I first played Dune Imperium a couple of years ago in a 3 player game. I loved it. I have always loved Dune as a franchise (my dad read all the books, but I never got far in as I hated Paul Atreides in Dune Messiah). I would have bought the game following that play but my one friend who played it said she wouldn’t play it again as she didn’t like the theme, and she’s the person I play with most often. She apparently loves the game now, so I really should have bought it at the time.
But when it came up recently in a sale at Game, I got a friend to get it for me. £20 for a game I would mainly be buying for solo. Yup. Count me in.
So last weekend I cracked it open, installed the Dire Wolf app, and played a solo game on normal mode, with both the bot and I playing from the least complex characters.
The game itself is a mix of worker placement and deck building. The cards in your deck determine what worker placement spots you can go on at any one turn. They also give you benefits when you play them. But unlike most deck builders you don’t buy cards during your usual turns. After you’ve played all the workers you want to play you then use your left-over cards for other benefits. These benefits will generally be resources for getting new cards or for combat.
After everyone has played their turns then there is a combat to win the benefits on special cards – these combats being one of the ways of getting points (the other way being getting influence with specific factions). But you can only take place in the combats if you used certain actions which let you get people from your barracks into the fight (assuming you had people in your barracks in the first place).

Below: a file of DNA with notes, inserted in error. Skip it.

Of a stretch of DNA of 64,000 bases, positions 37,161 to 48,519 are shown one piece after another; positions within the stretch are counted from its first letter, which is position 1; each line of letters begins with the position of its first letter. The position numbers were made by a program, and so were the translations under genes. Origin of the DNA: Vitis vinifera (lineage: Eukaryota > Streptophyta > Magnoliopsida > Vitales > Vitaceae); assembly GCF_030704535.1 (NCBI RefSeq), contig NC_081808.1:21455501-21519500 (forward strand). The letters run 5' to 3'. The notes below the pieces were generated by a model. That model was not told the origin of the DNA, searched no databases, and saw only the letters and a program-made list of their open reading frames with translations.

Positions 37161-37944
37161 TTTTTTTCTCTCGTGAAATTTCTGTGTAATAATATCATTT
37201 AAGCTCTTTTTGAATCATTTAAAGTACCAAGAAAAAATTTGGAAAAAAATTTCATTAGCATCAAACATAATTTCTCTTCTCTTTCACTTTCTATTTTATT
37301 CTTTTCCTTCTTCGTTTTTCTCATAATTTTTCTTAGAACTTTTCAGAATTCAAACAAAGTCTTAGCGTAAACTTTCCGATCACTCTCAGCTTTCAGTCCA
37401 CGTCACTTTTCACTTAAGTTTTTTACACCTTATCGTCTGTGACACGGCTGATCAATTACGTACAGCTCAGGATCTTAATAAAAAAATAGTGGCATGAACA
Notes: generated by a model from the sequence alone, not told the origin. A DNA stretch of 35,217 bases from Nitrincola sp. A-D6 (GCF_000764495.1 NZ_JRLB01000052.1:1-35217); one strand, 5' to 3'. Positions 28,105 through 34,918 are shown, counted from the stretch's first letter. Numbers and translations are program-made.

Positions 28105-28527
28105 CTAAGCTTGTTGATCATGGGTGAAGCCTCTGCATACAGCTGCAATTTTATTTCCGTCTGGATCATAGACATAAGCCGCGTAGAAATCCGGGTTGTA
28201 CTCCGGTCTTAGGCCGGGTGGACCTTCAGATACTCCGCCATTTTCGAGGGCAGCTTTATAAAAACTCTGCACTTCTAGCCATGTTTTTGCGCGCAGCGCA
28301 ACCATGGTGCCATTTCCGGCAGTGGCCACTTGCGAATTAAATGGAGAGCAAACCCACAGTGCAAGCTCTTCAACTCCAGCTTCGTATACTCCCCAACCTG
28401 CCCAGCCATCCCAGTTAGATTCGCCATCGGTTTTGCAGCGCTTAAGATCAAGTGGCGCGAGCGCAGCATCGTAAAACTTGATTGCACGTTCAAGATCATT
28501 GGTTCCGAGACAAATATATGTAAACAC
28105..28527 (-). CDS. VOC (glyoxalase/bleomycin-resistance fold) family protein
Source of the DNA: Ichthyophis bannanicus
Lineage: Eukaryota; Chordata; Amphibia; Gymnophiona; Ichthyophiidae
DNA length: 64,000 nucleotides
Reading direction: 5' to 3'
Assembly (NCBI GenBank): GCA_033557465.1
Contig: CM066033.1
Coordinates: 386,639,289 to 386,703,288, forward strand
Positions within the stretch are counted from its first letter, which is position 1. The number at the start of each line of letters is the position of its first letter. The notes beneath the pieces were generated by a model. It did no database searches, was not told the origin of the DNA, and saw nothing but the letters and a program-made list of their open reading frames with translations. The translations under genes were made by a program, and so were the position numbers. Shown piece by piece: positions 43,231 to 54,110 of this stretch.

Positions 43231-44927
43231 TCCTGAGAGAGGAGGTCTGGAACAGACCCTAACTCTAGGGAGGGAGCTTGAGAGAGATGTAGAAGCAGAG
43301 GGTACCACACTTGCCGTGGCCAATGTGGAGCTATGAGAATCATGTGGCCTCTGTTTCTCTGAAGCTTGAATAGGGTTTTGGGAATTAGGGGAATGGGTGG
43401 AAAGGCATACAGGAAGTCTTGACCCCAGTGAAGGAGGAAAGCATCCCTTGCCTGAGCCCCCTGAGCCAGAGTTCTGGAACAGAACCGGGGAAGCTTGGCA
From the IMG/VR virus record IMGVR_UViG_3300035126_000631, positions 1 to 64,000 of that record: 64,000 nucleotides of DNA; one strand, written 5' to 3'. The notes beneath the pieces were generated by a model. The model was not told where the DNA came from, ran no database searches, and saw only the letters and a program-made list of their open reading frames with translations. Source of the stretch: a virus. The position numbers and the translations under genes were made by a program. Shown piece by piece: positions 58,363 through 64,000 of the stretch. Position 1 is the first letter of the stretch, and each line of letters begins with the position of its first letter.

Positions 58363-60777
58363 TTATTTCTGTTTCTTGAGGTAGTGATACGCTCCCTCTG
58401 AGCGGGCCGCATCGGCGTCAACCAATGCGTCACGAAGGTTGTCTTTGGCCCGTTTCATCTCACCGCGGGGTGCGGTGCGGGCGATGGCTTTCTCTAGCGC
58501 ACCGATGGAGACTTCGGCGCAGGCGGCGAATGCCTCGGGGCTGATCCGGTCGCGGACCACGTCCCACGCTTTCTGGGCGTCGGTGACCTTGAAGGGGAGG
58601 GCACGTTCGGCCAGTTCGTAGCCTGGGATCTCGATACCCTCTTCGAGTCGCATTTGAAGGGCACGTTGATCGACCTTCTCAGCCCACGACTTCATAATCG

That’s a very quick overview of the main game.
The solo bots (you play with two as the game doesn’t work well at 2 player – in a 2 player game you play with one bot) simply works by turning special cards. If it’s a worker phase the card tells you the action they go to. If it’s combat phase you use the other half of the card which gives extra combat points. It is incredibly simple to run.
The bots don’t use resources for normal actions as a human player will. But they collect certain resources and if they get a set number they convert these resources to points.
The game ends at the end of the round that someone gets 10 points, or after a set number of rounds.
Early in the game I thought I had no chance. The bots were getting points from resources quite frequently. But then I started winning more combats and getting more influence with factions and quickly took over and had a quite convincing win. So convincing I’m not 100% I was playing properly.
Interestingly I found I didn’t buy many cards. I didn’t always have enough to buy cards and there weren’t many I wanted. Using the app for the solo mode means that every so often cards from the offer row will get cycled (this doesn’t happen with the base game solo mode but was introduced with one of the expansions I don’t own). Despite this cycling (which was definitely needed) I still didn’t find the need to purchase a ton of cards. I need to play it more to decide if this is was just because of the game I played or is something that will happen more often.
In summary though, first impressions is that the solo mode is smooth and easy to run, but maybe too easy to beat on normal – either that or I fluked it. I am glad I have the game in my collection and it was worth it for £20 but the usual £50 would have been too much as it’s just not the complex type of solo mode I tend to love.
|Dune: Imperium (2020)
|Card Play Conflict Resolution, Deck, Bag, and Pool Building, Delayed Purchase, Force Commitment, Increase Value of Unchosen Resources, Multi-Use Cards, Open Drafting, Race, Solo / Solitaire Game, Tags, Take That, Turn Order: Progressive, Variable Player Powers and Worker Placement